Should healthcare providers and institutions be allowed to deny services to patients based upon the provider’s “sincerely held religious beliefs”? I don’t think so. Discrimination is not OK.
This is the fourth year in a row that I have proposed a Patient’s Right to Know bill which requires healthcare providers and institutions to disclose upfront if they have any religious restrictions that would preclude them from providing all legal drugs and services within their scope of practice.
This is the first year that my bill made a splash in the news. Tucson residents may have seen the story about by bill HB2068 in the New Year’s Eve edition of the Arizona Daily Star, but it was also on the State of Reform website, in the Yellow Sheet (inserted below), and on KFYI radio. Providing or not providing services due to one’s “sincerely held religious beliefs” has been a hot topic since the infamous Hobby Lobby case in 2014.
HB2068’s popularity is likely due to the controversial nature of religious liberty legislation and to recent, high-profile court cases that harken back to the Religious Freedom Restoration Act (RFRA), which was proposed by Senator Ted Kennedy and then Congressman Chuck Schumer and signed into law by President Bill Clinton and in 1993. Although RFRA was declared unconstitutional, 21 states including Arizona have state RFRA laws, and the US Congress has passed 25 “conscience” bills related to healthcare.
When I was interviewed by one of the reporters he asked, “This is just about choice, right?” When I initially proposed this bill in 2017, it was about reproductive choice for me, but in 2019, when he asked me that question, I said, “No.” There are obviously other people who are being discriminated against for purportedly religious reasons.
Continue reading ‘Religious Liberty’ vs Patient Rights: Healthcare Providers Should Disclose Religious Restrictions to Care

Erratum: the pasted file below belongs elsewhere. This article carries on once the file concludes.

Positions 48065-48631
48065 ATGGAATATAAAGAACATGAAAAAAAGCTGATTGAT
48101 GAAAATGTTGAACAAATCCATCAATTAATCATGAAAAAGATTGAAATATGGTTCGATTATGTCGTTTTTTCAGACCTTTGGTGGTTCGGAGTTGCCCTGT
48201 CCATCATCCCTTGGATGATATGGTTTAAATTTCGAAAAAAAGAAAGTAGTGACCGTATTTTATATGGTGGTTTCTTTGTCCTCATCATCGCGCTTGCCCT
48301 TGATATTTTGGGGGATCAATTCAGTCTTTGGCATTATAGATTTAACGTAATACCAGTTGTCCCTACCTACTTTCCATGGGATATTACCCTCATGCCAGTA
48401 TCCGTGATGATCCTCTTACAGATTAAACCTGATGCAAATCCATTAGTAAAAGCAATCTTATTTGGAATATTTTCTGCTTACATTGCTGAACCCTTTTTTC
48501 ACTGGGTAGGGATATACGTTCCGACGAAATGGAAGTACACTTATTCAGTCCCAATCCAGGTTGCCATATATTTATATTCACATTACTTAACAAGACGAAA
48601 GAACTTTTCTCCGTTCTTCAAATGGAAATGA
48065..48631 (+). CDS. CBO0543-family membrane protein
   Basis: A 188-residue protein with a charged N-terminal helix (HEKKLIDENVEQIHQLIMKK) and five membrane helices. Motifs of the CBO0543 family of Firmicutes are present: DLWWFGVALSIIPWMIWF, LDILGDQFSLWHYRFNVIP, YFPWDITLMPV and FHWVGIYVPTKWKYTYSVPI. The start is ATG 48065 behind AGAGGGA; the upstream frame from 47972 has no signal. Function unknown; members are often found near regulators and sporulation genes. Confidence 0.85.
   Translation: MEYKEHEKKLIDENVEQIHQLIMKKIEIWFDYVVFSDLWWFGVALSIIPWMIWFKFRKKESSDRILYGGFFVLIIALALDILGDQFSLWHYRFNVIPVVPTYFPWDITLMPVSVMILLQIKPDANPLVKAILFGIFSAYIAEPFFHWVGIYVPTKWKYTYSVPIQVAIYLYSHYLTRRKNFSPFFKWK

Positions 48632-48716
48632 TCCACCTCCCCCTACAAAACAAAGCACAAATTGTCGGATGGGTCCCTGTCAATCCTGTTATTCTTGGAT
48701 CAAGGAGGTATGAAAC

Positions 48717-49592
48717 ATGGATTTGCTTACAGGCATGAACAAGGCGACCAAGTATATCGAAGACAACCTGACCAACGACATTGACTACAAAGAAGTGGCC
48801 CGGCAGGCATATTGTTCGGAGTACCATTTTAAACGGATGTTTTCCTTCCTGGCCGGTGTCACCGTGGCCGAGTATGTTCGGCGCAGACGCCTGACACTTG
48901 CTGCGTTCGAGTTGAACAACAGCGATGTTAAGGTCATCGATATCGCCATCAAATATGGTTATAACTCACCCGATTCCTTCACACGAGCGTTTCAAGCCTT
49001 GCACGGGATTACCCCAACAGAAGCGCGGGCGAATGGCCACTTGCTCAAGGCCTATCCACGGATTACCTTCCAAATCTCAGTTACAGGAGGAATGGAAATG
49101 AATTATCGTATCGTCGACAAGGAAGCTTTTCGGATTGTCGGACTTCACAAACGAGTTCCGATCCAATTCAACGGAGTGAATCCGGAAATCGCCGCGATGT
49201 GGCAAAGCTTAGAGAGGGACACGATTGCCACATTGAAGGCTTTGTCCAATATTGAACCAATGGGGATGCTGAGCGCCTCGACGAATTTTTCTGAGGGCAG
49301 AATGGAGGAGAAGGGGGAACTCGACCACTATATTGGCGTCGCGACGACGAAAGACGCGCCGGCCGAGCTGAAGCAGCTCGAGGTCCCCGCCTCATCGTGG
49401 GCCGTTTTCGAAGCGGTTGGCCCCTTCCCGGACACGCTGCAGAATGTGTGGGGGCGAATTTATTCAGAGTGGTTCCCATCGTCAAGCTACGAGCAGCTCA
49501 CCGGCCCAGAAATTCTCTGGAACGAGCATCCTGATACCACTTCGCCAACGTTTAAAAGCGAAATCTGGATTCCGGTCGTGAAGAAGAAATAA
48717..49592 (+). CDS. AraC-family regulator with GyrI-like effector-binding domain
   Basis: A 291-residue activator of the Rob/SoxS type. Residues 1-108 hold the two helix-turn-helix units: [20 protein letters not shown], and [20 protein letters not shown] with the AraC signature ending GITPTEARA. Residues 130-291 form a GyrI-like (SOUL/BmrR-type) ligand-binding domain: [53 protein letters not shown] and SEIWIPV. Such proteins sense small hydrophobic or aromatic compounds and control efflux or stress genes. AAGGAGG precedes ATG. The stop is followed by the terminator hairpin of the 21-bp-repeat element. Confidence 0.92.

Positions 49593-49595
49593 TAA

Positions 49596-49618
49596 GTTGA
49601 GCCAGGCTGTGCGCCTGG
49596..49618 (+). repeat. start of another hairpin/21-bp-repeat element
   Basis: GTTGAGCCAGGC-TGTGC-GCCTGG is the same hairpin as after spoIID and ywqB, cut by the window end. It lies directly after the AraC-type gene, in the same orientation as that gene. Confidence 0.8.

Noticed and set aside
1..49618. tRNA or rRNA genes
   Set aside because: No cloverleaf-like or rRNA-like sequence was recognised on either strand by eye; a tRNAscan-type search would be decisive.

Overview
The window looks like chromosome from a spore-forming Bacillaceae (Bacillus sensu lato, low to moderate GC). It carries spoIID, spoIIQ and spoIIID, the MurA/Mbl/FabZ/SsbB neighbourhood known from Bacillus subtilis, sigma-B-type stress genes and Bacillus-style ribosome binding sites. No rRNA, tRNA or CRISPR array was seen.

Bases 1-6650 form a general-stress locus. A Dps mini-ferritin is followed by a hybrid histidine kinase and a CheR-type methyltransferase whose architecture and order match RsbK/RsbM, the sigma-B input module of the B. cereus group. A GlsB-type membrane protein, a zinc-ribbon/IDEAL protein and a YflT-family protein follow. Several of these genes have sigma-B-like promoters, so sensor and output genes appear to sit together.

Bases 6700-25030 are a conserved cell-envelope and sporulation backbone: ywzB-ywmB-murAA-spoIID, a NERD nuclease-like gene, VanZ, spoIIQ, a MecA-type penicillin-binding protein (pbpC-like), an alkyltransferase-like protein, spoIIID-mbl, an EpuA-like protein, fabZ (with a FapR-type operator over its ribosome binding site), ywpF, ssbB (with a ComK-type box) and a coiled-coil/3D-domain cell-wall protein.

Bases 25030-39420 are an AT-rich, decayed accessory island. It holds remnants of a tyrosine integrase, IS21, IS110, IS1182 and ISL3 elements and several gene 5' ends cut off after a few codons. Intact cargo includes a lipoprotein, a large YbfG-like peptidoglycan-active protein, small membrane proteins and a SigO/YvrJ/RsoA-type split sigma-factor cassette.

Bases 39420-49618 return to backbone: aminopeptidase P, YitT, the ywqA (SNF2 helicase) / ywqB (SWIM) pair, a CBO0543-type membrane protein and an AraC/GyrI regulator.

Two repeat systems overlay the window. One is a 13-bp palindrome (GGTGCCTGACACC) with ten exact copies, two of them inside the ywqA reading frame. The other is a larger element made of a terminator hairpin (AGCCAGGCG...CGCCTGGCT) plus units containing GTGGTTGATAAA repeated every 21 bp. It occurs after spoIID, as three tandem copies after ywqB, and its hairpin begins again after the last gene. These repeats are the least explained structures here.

Now that I have your attention…
Who can resist babies doing yoga coupled with multiple exclamation points?
As many of you know, maternal and child health has been my focus for nearly a year now, ever since my strong, adorable, and intelligent granddaughter Selah was born with gastroschisis. Her three months in the Nursery Intensive Care Unit (NICU) at Tucson Medical Center (TMC) in 2018 gave me a new appreciation for the human and financial costs related to adverse birth outcomes and high tech medicine.
When it comes to maternal and child health, I strongly believe that the state of Arizona can and should do better regarding:
- Increasing access to prenatal, perinatal and postpartum care.
- Decreasing the rates of premature and low birthweight babies.
- Reducing the number of unintended pregnancies and nonmarital births.
- Reducing toxic stress in and increasing opportunities for families and children by tackling chronic, systemic poverty in Arizona– particularly among single parent households.
Continue reading Maternal & Child Health! The Movie! (video)
We had a marathon Health and Human Services Committee Meeting today— with several long debates on topics including childcare subsidies, prescribing rights for pharmacists, expedited foster care and pornography.
To the supporters of the anti-pornography measure, I suggested that if we want people to practice healthy sexuality, we should be teaching medically accurate sex education in our schools. They were concerned about children and men watching too much porn on the Internet. Arizona is the third worst state in the country in terms of comprehensive and medically accurate sex education. If children and teenagers want to learn about sex and adults are not giving them any information, they will turn to the Internet.
Continue reading Is Pornography a Public Health Crisis? (video)